I pity those lost in a world of such hate and mistrust.

Peace.

Some judge. Good riddance.

Dyoo and Verballistic,

Go back to 6th grade civics, take a remedial class, and then come back and post. We are a nation of 3 SEPARATE POWERS OF GOVERNMENT so that one doesn't hold a tyrannical rule over any other. That goes for the "tyranny of the majority."

Seriously, you have no idea what you are talking about so spend your time a little more productively and stop watching Glenn Beck.

dyoo should get his or her own radio show

i'd tune in

Anyone remember brown v board of education?

Prop 8 was unconstitutional to begin with and it goes against freedom of expression, the most troubling part is that prop 8 sponsors aka fascists, want to undo one of the few things they agreed on, the separation between state and religion.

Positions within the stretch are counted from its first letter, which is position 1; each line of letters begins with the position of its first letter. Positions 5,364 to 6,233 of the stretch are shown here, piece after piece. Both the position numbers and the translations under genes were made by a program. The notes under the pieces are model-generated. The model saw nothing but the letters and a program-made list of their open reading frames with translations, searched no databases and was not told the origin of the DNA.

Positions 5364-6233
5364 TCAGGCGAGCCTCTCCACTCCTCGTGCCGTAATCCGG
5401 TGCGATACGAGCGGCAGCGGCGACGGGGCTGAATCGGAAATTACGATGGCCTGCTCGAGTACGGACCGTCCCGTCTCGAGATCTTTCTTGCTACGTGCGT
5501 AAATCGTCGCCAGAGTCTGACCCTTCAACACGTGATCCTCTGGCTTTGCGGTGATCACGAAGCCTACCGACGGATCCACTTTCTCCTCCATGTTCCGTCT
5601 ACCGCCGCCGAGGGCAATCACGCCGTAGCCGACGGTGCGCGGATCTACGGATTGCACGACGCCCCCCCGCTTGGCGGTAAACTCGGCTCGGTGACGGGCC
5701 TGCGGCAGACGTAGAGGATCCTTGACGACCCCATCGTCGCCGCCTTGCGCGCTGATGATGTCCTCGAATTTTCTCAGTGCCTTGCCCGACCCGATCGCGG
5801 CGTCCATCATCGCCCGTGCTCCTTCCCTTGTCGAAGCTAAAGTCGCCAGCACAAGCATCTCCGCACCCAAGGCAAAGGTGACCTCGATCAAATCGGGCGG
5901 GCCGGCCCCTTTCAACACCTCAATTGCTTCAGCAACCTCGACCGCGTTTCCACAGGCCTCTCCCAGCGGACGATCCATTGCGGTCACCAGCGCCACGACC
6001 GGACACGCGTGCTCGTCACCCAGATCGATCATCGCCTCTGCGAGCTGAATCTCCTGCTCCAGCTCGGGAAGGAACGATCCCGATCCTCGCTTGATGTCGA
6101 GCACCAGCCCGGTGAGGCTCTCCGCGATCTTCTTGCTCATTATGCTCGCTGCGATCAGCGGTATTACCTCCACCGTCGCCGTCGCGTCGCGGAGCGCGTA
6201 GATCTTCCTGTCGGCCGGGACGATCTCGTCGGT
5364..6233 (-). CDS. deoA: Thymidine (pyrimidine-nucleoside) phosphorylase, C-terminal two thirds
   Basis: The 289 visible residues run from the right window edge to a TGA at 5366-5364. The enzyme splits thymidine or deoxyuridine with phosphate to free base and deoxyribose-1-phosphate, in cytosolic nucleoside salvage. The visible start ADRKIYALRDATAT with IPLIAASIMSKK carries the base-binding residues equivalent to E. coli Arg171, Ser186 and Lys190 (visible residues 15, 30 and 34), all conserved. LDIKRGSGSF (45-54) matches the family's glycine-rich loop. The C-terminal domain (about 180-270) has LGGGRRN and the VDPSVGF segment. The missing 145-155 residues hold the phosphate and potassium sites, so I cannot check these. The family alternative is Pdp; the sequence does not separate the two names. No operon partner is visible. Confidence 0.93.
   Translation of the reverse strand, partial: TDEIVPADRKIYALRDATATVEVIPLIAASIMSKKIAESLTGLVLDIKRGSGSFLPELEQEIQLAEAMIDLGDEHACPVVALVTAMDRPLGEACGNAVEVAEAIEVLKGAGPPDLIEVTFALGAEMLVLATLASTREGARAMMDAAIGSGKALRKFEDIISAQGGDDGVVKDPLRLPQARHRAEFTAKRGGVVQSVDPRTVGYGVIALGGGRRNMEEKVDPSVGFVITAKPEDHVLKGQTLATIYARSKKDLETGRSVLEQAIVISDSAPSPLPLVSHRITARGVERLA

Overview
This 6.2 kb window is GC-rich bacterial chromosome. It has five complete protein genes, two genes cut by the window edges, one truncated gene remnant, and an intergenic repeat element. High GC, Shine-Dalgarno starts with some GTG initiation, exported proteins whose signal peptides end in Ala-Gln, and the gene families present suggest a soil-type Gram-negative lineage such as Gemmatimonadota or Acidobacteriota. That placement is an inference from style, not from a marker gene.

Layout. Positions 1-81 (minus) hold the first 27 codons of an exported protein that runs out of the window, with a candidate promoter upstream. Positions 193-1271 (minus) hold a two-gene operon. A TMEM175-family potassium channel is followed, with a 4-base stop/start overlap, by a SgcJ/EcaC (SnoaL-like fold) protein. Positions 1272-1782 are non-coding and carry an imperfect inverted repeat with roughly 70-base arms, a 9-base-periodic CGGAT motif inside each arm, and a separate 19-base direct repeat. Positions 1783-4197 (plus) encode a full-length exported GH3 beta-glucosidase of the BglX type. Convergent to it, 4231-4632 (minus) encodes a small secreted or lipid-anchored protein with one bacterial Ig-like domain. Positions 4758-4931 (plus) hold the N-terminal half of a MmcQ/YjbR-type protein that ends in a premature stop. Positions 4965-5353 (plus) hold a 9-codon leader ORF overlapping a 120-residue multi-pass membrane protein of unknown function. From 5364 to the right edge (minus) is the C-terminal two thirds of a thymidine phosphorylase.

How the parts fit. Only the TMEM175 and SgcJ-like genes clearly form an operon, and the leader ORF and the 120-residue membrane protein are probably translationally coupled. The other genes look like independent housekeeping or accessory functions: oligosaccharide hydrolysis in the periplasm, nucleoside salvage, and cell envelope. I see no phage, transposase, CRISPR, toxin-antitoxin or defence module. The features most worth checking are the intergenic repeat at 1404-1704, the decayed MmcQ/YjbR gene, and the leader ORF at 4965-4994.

Some "Americans" have such short memory.

Anyone remember brown v board of education?

Prop 8 was unconstitutional to begin with and it goes against freedom of expression, the most troubling part is that prop 8 sponsors aka fascists, want to undo one of the few things the founders agreed on, the separation between state and religion.

Some "Americans" have such short memory.

BLM, all intelligent people do respect his decision, only the ignorant don't. Respecting his decision and agreeing or disagreeing with it are not the same thing.

So, if a heterosexual judge rules for keeping gay marriage illegal, doesn't that make the judge biased? You can't say that a homosexual ruling against Prop 8 is biased, if the heterosexual is being unbiased if they rule for Prop 8.